On Whitney Avenue, directly across from Fashionista, is a museum I had never heard of, nor noticed, during my three years living in New Haven. The New Haven Museum is the type of place you go to on field trips in elementary school, but remains largely neglected by the city’s more mature residents. During my hour-long stroll through the four wings of the museum, I saw only one couple enter its doors. Too bad, this stately building houses a wealth of history and trivia about Yale’s home and one of America’s oldest cities.
Until April 30 the museum will house “Both Here and There: Yale-China and a Century of Transformative Encounters.” The exhibit occupies two rooms on the upper floor of the museum — the larger room showcases photos and artifacts, while the smaller projects rare black-and-white footage of early twentieth-century China.
Although Yale-China has created many long-standing institutions — student exchanges, teaching fellowships, health programs — the focus of the exhibit is on a smaller, more personal scale. Among thousands of stories, the exhibit showcases nine personal profiles that examine Yale-China from an Eastern perspective, a Western perspective and somewhere in between. Some of the profiles even include voice recordings from the people themselves. On one CD, BJ Elder, author of “The Oriole’s Song,” reads selections from her memoir about her childhood in Changsha, China. As she reflects on her two names, American and Chinese, we realize that her childhood experiences in China have lingered into her adulthood, presenting lifelong questions of identity and perspective.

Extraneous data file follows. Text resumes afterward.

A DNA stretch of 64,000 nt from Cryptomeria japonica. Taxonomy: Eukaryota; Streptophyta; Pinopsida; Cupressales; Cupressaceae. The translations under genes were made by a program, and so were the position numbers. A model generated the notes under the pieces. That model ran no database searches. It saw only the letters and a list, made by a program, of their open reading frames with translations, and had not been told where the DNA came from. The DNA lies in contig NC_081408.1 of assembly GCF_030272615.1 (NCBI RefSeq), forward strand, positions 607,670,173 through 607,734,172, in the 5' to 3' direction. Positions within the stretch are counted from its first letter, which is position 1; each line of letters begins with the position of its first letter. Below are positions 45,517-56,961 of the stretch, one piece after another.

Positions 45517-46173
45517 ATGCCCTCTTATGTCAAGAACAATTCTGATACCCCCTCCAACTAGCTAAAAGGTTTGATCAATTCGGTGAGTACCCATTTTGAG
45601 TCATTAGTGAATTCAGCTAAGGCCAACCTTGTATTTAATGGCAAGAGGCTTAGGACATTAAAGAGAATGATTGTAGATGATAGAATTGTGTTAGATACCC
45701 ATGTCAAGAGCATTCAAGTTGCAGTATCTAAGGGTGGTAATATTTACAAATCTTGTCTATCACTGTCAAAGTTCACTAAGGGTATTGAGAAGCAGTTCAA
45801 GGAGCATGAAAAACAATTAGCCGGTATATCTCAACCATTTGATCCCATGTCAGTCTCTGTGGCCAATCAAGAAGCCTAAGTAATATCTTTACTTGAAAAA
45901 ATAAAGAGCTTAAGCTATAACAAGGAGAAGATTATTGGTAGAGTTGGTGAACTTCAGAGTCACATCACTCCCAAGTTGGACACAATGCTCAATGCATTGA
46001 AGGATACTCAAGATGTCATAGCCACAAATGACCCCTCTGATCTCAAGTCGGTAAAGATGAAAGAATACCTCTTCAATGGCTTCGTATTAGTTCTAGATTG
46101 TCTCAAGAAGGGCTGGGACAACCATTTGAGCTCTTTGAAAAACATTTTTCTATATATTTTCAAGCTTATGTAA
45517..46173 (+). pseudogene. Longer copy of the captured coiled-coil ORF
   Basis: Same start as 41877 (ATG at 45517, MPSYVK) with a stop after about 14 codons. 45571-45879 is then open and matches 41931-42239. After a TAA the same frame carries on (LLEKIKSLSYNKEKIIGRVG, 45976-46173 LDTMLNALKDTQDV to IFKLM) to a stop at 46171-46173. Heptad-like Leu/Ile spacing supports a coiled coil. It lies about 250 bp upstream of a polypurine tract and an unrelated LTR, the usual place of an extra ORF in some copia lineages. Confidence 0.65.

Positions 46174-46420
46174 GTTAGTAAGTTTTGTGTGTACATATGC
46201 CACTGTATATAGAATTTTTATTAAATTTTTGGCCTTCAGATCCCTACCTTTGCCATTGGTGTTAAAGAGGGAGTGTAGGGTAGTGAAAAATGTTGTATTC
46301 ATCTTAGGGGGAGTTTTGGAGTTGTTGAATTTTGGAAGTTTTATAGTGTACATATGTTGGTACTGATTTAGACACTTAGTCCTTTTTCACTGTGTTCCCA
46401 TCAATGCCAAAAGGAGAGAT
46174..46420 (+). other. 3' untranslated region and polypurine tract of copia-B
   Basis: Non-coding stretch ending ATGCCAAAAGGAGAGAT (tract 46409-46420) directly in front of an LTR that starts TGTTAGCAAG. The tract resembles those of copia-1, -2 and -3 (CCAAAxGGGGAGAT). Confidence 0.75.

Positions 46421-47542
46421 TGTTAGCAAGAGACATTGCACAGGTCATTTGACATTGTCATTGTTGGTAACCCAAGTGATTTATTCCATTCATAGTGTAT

The charm of the exhibit lies in such intimate glimpses into people’s lives. The collection of artifacts shows the wear of age and of human touch. One artifact is a college student’s homework assignment for an English language class. After reading “The Road Not Taken,” he was asked which road he would have chosen. In his handwritten essay, he explains in awkwardly formal yet grammatically perfect English that he would choose the “grassy new road because only with fear of failure are our dreams worthwhile.”
The theme of personal experience pervades the exhibit and the mission of Yale-China throughout its 110-year history. Unlike many missionary schools that sought to impose Western ideas on Chinese students, Yale-China attempted to foster mutual understanding and exchange. Through person-to-person interactions, friendships and grassroots efforts, Yale-China hopes to create life-changing experiences that ripple throughout the world.
The array of photographs on display present a snapshot-like history of the organization. Most are black and white, lending an air of age and history to even events as recent as 1980. One photo dates back to 1910, depicting a group of young Chinese men sitting in rows, as a group of young American men walk in the door. The juxtaposition of the Americans with their closely-cropped hair and the Chinese men with long braids down their backs is an eloquent depiction of the cultural differences that Yale-China strives to understand. Another photo from 1917 shows a group of Chinese students hunched over microscopes, this time with short Western-style haircuts — I wonder what kind of cultural transformations occurred in the intervening seven years.
In the 21st century, Yale enjoys a close relationship with China that is perhaps unparalleled by any other American university. The exhibit showcases the roots of this cross-cultural exchange and illustrates how it has evolved in the past century, rather than taking advantage of the opportunity to advertise for the organization.
Though the exhibition is small and the museum a modest trek from central campus, the New Haven Museum’s charming atmosphere will immediately make the trip less daunting. It’s certainly worth a visit.